When the Navy sends their elite, they send the SEALs. When the SEALs send their elite, they send SEAL Team Six—a secret unit tasked with counterterrorism, hostage rescue, and counterinsurgency.
In this dramatic, behind-the-scenes chronicle, Howard Wasdin takes listeners deep inside the world of Navy SEALs and Special Forces snipers, beginning with the grueling selection process of Basic Underwater Demolition/SEAL - the toughest and longest military training in the world.
After graduating, Wasdin faced new challenges. First, there was combat in Operation Desert Storm as a member of SEAL Team Two. Then, the Green Course: the selection process to join the legendary SEAL Team Six (ST6), with a curriculum that included practiced land warfare to unarmed combat. More than learning how to pick a lock, they learned how to blow the door off its hinges.
Finally, as member of ST6, he graduated from the most storied and challenging sniper program in the country: the Marine Corps Scout Sniper School. Eventually, of the 18 snipers in ST6, Wasdin became the best—which meant one of the best snipers on the planet.
Less than half a year after sniper school, he was fighting for his life. The mission: capture or kill Somalian warlord Mohamed Farrah Aidid. From rooftops, helicopters, and alleys, Wasdin hunted Aidid and killed his men whenever possible. But everything went quickly to hell when his small band of soldiers found themselves fighting for their lives, cut off from help and desperately trying to rescue downed comrades during a routine mission. The Battle of Mogadishu, as it became known, left 18 American soldiers dead and 73 wounded. Howard Wasdin had both of his legs nearly blown off while engaging the enemy. His explosive combat tales and inside details of becoming one of the world’s deadliest snipers combine to make this the most thrilling and important memoir by a navy SEAL since Lone Survivor.
©2011 Howard E. Wasdin and Stephen Templin (P)2011 Blackstone Audio, Inc.
I started listening to this book yesterday morning and barely turned it off before completing the first six hours. The story of the making of an elite Navy Seal was gripping. The reader was pleasant to listen to and even did accents for some of the the different non-American players in the story.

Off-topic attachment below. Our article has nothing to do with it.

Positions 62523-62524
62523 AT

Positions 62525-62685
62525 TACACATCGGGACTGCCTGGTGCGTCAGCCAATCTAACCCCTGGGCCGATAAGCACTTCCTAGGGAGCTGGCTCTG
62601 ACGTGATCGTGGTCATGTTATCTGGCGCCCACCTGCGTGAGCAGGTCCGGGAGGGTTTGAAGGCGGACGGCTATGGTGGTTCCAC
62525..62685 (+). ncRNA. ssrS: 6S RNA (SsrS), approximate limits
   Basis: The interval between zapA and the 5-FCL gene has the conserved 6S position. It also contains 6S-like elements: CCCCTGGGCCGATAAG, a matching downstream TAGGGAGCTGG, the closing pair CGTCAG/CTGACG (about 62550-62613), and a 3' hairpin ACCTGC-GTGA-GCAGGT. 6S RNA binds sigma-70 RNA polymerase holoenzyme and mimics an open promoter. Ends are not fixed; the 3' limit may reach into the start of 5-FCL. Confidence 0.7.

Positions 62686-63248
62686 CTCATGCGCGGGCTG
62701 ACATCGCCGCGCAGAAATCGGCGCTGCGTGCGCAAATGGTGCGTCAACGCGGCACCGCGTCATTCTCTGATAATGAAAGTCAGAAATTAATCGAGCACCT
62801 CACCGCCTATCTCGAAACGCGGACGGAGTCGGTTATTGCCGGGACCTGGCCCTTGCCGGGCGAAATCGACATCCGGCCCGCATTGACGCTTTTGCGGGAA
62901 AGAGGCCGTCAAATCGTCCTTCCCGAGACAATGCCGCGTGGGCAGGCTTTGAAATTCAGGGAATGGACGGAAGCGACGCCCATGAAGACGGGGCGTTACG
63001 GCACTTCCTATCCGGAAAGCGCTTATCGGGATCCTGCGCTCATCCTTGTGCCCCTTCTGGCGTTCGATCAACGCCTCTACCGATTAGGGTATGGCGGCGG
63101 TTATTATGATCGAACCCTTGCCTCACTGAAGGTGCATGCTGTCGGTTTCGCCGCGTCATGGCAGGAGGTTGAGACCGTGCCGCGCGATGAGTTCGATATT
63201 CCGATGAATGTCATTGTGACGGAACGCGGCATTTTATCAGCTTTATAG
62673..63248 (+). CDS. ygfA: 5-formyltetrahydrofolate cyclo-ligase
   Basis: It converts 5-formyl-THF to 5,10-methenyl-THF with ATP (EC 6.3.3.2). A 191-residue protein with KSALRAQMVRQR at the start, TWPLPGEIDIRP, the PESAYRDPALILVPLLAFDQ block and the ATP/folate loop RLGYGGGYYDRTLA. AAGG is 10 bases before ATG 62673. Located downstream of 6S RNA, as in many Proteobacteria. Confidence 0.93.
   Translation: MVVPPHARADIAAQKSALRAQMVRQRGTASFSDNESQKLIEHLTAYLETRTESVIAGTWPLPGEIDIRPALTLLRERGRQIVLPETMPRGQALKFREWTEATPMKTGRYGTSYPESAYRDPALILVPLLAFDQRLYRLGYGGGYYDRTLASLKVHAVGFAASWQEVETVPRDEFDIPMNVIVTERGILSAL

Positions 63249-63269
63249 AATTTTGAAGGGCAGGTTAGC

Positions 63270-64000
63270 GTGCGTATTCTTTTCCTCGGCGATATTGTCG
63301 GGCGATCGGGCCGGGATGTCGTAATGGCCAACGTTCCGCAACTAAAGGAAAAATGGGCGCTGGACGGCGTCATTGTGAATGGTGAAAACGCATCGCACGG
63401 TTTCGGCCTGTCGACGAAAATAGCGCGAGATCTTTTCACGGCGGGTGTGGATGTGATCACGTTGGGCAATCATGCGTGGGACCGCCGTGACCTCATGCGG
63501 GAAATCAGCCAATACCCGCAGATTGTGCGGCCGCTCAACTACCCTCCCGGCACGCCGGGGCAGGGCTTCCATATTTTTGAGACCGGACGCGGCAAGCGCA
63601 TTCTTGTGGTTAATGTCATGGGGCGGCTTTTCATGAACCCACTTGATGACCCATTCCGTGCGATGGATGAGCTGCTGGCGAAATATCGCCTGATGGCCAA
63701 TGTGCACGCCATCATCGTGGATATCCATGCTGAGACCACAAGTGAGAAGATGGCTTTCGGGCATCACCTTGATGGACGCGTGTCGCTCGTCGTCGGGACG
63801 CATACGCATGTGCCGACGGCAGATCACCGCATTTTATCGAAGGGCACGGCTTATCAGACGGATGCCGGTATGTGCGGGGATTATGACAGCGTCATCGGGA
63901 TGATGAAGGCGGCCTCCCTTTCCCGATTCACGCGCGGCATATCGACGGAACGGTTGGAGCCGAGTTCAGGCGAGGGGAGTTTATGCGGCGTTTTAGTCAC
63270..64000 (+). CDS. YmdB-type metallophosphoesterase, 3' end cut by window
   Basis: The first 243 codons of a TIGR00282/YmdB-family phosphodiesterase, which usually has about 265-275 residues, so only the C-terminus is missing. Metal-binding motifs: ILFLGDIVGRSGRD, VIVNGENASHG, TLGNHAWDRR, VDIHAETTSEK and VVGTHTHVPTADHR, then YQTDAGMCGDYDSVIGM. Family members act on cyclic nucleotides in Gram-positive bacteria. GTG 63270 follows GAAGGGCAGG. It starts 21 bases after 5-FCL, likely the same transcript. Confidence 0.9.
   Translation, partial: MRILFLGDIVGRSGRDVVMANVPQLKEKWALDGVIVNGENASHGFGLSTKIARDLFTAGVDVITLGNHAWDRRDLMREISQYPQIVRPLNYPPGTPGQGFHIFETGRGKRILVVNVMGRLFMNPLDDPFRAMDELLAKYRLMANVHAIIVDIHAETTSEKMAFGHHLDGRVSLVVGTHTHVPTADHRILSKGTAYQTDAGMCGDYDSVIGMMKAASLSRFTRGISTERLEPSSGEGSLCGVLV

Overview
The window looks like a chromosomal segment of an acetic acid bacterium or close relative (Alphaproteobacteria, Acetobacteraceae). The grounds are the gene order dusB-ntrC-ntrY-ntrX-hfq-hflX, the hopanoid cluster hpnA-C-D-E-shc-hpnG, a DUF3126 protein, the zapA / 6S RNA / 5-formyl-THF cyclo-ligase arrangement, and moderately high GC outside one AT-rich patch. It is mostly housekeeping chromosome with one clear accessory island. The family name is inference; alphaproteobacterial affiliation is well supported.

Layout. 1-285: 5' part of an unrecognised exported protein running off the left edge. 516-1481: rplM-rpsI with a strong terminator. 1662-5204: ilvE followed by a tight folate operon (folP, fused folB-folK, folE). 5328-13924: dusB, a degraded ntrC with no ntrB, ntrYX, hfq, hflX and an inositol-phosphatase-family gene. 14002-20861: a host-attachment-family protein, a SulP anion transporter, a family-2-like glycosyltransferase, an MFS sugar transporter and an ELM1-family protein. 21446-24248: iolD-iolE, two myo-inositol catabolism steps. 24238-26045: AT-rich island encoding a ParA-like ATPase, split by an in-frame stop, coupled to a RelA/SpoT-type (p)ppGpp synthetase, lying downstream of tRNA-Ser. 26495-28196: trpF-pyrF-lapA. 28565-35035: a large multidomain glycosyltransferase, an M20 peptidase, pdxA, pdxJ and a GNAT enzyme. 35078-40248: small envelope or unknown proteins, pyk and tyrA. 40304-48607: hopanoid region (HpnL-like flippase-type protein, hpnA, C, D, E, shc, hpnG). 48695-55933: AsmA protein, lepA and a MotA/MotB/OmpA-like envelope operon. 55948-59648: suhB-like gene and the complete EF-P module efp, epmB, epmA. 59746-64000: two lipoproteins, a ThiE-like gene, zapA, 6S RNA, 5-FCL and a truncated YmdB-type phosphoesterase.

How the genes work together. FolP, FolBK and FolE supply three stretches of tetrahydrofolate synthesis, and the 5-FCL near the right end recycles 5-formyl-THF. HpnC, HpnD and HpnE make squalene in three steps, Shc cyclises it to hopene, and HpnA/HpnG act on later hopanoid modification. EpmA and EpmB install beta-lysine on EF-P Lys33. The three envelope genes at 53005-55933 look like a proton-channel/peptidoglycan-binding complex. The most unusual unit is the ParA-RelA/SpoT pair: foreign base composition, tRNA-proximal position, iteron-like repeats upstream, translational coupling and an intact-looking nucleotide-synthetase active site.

From five years old to "retirement" from the Seals, the author tells a gripping tale of the high-stakes world of the elite Navy Seals.
"Foodiewife" is my moniker for my food blogger personna. With little time to sit and read, I burn through audible books while on the go!
I downloaded this book, mostly for my husband. We were headed on a 4-hour drive on a vacation trip. Naturally, the hype about the Navy Seals and the killing of Osama Bin Laden has been a lot of PR about our special forces. The book started out to be really interesting. Unexpectedly, I got sucked into the story, though I usually listen to historical novels or mysteries. That says a LOT. My husband, having worked with Navy Seals, enjoyed the way the author shares his humorous and yet very serious stories about his training. Once he began to share the story of his mission in Mogadishu, I was riveted to learn more about this very sad chapter in our history. I found myself getting angry all over how the political mess that caused these people to suffer so much. Then, the storyline went flat. I felt as though Howard had just scratched the surface of what I thought could have been a more compelling story. I won't give the ending away, but suffice it to say that it's not what I had expected. Overall, it's a good listen. Maybe I'm spoiled after listening to "Unbroken", which is one of the most riveting stories I've read in a long time.
This book intrigued me because it really puts you into the psychology of the sniper. Its easy to have preconceptions about jobs like that of a sniper or SEALS in general (or team 6 in particular, if you've read certain other books about it) and I found this book to be pretty enlightening as to the human side and the psychology of them. Listening to him talk about realizing the humanity of the enemy, for example, and making real choices about how to best control intensely hostile situations really gives an appreciation for the life of an operator in combat. Great book about overcoming adversity. I highly recommend this.